7.  In her reply brief, Wagner has abandoned her challenge to the district court's grant of judgment as a matter of law on Count II.

8.  Technically speaking, Wagner moved for a new trial under Rule 59(a). Later, in a single document, Wagner moved to alter the judgment under Rule 59(e) and alternatively moved for relief from judgment under Rule 60(b)(4). Wagner's Rule 59(e) motion was untimely, and she lodged the same basis for relief in her Rule 59(a) and 60(b)(4) motions. The district court evaluated whether Wagner's complaints were “cognizable under any rule.” Rule 60(b)(4) provides a court authority to relieve a party from a final judgment that is void. “A judgment is void if the rendering court lacked jurisdiction or acted in a manner inconsistent with due process.” Baldwin v. Credit Based Asset Servicing and Securitization, 516 F.3d 734, 737 (8th Cir.2008). We therefore limit our review to Wagner's timely Rule 59(a) motion for new trial, which allows a district court to grant a new trial “after a jury trial, for any reason for which a new trial has heretofore been granted in an action at law in federal court.” Fed.R.Civ.P. 59(a)(1)(A).

9.  In this regard, we question whether some courts have improvidently extended Summers, because the precedent that Summers relied upon for its holding—like Summers itself—involved situations where a court nominally discharged the jury but corrected errors before the jury dispersed from the courtroom and the direct view of the trial judge. See Levells v. State, 32 Ark. 585, 1877 WL 1678, at *3 (Ark.1877) (“[T]he jurors arose from their seats in the jury box, and began to pass out from the box ․ all in full view of the judge.”); Brister v. State, 26 Ala. 107, 1855 WL 294, at *6 (Ala.1855) (“[T]he jury started out of the court-room, but had not got out of the bar.”). Notably, this precedent remains in force, see, e.g., Spears, 69 S.W.3d at 411–12; Ex parte T.D.M, 117 So.3d 933, 938 (Ala.2011), and is seemingly inconsistent with some cases purporting to apply Summers to situations where jurors dispersed beyond the courtroom. As Summers explained, we are concerned with whether a juror had the “opportunity” to encounter an outside influence, not whether the juror actually had such encounter. 11 F.2d at 586. In any meaningful sense, once a juror leaves direct judicial supervision in the courtroom, he or she virtually always has the “opportunity” to encounter outside influences. But there remains a marked difference between an admonished jury that disperses from the courtroom with a case still under consideration and one that disperses under the impression that the case is over and their duties complete. Mohan, 704 A.2d at 1352.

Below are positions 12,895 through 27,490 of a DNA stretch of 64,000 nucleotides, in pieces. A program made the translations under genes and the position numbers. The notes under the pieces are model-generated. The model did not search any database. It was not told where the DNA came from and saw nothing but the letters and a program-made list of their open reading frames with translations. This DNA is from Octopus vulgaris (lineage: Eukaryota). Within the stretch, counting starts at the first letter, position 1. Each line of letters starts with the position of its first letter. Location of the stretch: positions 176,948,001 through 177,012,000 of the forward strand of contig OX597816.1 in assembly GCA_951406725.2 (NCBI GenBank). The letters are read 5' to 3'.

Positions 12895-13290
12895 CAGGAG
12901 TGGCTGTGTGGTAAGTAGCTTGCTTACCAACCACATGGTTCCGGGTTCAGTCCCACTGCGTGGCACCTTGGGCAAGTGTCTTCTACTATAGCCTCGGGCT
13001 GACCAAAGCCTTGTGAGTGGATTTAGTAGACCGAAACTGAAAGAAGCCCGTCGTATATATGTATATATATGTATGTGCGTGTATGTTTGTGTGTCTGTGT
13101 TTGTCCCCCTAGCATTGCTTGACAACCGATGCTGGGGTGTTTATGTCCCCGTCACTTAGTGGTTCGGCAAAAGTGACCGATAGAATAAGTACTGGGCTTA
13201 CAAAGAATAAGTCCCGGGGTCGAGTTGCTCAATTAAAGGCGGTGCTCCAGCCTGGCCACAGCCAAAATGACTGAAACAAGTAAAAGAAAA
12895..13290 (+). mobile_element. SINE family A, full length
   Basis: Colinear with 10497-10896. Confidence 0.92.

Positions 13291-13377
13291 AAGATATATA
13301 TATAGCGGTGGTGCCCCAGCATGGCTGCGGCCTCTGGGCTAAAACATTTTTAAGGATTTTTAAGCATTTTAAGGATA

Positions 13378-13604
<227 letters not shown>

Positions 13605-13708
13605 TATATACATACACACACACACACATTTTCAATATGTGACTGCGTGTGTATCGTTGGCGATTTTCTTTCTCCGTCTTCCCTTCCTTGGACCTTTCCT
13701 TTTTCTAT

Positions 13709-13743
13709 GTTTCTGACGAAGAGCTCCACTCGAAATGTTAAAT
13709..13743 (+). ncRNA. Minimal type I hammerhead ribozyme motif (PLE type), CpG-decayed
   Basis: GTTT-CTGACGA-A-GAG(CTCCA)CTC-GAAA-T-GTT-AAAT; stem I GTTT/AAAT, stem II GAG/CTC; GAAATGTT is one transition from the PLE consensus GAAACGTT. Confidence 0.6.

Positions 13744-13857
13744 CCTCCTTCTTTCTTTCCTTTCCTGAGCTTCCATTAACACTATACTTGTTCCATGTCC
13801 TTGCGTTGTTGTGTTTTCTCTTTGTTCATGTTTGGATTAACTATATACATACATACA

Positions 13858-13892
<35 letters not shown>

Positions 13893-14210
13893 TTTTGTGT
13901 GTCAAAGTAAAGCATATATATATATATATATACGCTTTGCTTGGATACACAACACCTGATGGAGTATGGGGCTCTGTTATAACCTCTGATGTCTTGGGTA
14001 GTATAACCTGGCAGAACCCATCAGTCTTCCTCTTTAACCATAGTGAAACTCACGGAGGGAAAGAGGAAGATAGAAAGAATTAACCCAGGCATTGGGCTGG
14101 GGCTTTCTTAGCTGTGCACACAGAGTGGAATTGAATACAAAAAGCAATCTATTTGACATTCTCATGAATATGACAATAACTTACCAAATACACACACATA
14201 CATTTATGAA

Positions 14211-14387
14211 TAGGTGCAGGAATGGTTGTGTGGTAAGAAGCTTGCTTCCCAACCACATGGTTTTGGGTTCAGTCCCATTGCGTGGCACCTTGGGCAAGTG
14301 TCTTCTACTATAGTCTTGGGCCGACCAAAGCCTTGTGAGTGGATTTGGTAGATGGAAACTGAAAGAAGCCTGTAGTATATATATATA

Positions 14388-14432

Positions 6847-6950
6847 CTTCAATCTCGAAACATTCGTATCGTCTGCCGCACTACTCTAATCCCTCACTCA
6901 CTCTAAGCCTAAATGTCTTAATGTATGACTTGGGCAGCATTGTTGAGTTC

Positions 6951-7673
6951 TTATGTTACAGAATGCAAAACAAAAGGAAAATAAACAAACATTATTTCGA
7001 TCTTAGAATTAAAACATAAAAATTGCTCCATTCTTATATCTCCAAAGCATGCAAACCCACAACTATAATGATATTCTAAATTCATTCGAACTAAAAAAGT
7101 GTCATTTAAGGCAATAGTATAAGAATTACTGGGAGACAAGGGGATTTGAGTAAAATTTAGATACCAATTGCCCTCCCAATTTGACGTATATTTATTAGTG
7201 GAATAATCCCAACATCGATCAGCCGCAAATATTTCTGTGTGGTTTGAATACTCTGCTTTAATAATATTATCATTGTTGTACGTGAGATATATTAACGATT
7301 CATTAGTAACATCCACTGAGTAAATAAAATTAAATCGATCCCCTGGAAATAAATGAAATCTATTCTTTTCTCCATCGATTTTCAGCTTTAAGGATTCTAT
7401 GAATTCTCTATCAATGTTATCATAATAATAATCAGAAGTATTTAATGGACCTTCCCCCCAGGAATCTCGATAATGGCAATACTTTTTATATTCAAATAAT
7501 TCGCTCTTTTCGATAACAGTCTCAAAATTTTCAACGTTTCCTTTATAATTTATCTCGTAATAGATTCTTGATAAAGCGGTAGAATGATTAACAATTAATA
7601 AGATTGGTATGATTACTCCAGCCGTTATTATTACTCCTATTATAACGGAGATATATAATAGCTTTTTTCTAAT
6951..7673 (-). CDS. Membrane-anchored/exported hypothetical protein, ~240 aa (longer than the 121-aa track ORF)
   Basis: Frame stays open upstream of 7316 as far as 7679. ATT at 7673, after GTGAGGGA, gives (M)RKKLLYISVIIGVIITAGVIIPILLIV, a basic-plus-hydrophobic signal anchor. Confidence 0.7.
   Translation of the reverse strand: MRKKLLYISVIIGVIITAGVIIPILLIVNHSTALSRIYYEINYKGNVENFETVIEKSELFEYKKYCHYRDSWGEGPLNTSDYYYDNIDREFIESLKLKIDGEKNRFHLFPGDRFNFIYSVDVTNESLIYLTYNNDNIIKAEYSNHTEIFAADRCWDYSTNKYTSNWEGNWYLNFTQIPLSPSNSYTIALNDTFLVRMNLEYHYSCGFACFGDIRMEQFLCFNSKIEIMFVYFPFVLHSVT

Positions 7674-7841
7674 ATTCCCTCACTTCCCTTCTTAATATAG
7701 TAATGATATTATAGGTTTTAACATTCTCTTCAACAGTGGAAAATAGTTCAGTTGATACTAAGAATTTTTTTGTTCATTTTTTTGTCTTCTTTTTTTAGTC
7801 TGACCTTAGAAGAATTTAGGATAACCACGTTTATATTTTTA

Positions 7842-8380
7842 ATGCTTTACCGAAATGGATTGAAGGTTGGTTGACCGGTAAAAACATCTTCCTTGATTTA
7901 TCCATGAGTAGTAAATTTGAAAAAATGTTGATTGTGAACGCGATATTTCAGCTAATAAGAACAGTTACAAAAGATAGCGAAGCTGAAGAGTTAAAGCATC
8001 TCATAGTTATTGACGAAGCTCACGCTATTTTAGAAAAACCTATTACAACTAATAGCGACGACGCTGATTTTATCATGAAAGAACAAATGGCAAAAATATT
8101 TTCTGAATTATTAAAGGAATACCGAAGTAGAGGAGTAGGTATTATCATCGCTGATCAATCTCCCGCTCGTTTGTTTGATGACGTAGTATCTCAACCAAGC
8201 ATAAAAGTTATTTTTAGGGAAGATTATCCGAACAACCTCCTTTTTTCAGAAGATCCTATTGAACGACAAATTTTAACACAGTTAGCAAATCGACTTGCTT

10.  On this point, given that the magistrate judge had declared a mistrial in addition to discharging the jury from the confines of the courtroom, we are not entirely convinced that those courts following the case-by-case, “outside influence” rule would condone recalling a jury to question and re-poll it on the already mistried counts. See Figueroa, 683 F.3d at 72–73 (allowing discharged jury to be recalled and consider new charge after court declared mistrial on different charge); Rojas, 617 F.3d at 678 (allowing discharged jury to be recalled from deliberating room “to correct a technical error in the courtroom deputy's reading of the verdict form”); see also Camden v. Circuit Court of Second Judicial Circuit, Crawford Cnty., Ill., 892 F.2d 610, 616 n.7 (7th Cir.1989) (“Once the jury is discharged and has dispersed, a trial court is unable to reconsider its intention to declare a mistrial.”). Criminal cases, of course, present constitutional concerns not present here. See Camden, 892 F.2d at 616 n.7. But even in civil cases, both the litigants and the public must have the utmost confidence that verdicts remain untainted.

11.  Although the district court offered the magistrate judge's personal account of the time interval between discharge and reconvening the jury, as the district court recognized, this is not part of the record.

12.  The appellees argue that we lack appellate jurisdiction over this appeal to the extent it covers Wagner's claims against Dean Agrawal for prospective relief, because Wagner's notice of appeal did not list Agrawal as a named defendant or identify the district court's ruling with respect to Agrawal. Despite Agrawal's attempts to create one, we see no jurisdictional defect in Wagner's notice of appeal as to prospective relief. See Fed. R.App. P. 3(c)(1) (requiring notice of appeal to (1) “specify the party or parties taking the appeal”; (2) “designate the judgment, order, or part thereof being appealed”; and (3) “name the court to which the appeal is taken”); Hallquist v. United Home Loans, Inc., 715 F.3d 1040, 1044 (8th Cir.2013) (“This court has jurisdiction over the underlying order if the appellant's intent to challenge it is clear, and the adverse party will suffer no prejudice if review is permitted.”).

BEAM, Circuit Judge.